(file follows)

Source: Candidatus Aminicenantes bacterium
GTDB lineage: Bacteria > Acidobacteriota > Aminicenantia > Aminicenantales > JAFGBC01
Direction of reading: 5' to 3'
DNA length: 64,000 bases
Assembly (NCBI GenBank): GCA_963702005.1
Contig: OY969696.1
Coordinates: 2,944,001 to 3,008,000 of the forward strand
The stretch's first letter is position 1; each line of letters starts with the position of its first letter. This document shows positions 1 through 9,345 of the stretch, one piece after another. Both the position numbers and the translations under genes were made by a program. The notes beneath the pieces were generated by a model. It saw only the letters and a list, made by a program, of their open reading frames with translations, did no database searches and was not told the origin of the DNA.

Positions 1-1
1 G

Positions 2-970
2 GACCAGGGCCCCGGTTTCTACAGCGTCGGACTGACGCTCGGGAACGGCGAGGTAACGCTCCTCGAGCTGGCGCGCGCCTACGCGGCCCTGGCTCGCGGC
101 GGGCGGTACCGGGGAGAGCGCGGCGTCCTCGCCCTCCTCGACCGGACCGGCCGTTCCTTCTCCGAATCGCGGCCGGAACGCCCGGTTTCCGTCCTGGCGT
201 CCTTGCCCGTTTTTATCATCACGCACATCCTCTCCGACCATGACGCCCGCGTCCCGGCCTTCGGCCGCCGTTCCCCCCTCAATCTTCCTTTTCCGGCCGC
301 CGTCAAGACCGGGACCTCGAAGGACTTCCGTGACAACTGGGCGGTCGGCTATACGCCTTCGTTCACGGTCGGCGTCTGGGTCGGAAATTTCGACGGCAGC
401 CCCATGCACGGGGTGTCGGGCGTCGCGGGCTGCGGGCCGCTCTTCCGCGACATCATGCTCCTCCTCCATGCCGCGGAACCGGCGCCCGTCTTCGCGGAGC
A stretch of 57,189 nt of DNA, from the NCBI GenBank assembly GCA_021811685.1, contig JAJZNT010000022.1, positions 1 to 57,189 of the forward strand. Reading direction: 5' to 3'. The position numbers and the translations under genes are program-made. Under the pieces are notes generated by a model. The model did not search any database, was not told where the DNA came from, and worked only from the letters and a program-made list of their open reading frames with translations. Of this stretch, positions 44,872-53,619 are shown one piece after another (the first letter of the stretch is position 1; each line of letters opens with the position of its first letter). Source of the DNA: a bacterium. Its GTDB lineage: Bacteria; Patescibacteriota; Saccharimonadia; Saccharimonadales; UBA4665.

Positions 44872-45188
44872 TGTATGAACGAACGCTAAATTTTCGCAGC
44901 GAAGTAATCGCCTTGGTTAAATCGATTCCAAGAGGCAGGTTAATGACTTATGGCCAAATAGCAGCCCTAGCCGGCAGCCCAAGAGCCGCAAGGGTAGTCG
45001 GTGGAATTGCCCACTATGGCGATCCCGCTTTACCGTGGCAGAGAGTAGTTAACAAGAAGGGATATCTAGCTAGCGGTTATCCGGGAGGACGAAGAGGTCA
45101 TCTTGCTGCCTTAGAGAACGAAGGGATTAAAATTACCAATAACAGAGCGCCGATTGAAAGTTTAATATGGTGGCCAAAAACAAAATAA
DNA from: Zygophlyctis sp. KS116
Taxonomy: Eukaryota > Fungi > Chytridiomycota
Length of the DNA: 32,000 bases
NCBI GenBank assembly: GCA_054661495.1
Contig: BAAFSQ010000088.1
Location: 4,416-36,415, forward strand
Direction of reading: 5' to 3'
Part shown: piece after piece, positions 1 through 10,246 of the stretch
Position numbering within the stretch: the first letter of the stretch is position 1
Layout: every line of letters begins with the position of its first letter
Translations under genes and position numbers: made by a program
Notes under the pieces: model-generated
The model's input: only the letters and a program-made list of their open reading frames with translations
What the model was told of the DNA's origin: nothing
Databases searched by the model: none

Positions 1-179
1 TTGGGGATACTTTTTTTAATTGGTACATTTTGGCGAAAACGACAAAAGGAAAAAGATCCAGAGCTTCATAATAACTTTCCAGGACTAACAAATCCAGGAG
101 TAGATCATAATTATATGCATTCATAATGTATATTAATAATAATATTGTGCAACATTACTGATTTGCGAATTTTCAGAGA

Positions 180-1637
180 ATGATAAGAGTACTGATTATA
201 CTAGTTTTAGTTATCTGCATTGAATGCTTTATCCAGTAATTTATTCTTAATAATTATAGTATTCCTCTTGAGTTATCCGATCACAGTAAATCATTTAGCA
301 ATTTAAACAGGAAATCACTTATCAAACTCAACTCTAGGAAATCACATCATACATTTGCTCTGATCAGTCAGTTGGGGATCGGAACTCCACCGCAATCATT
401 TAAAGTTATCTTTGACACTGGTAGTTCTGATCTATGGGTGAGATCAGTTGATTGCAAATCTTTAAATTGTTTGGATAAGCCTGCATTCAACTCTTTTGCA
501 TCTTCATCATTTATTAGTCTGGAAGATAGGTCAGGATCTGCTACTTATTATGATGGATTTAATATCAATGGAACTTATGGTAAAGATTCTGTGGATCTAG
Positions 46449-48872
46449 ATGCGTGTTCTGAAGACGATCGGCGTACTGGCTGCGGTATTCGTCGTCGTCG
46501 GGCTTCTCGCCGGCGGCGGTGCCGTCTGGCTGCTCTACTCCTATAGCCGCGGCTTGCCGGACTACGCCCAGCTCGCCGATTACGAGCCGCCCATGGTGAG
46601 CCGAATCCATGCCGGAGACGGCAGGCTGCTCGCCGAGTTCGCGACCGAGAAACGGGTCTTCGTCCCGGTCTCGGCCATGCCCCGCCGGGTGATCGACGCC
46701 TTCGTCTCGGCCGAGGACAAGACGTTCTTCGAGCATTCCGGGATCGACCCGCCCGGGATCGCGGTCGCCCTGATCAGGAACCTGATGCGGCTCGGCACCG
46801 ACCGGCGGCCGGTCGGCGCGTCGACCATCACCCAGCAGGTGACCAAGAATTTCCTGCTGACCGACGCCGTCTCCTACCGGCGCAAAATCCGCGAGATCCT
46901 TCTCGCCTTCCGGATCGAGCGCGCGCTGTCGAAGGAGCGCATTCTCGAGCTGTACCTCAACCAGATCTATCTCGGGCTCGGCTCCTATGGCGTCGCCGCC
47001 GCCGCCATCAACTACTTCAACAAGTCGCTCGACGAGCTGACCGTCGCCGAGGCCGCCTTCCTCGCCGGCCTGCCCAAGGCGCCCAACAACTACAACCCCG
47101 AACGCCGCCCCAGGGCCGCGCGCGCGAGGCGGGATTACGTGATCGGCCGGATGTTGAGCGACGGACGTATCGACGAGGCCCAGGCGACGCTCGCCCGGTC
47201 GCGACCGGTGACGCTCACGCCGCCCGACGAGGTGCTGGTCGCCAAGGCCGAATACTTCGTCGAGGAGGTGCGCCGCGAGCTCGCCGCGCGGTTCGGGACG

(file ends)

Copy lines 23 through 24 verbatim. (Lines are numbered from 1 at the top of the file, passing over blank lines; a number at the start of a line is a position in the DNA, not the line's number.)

DNA from: Zygophlyctis sp. KS116
Taxonomy: Eukaryota > Fungi > Chytridiomycota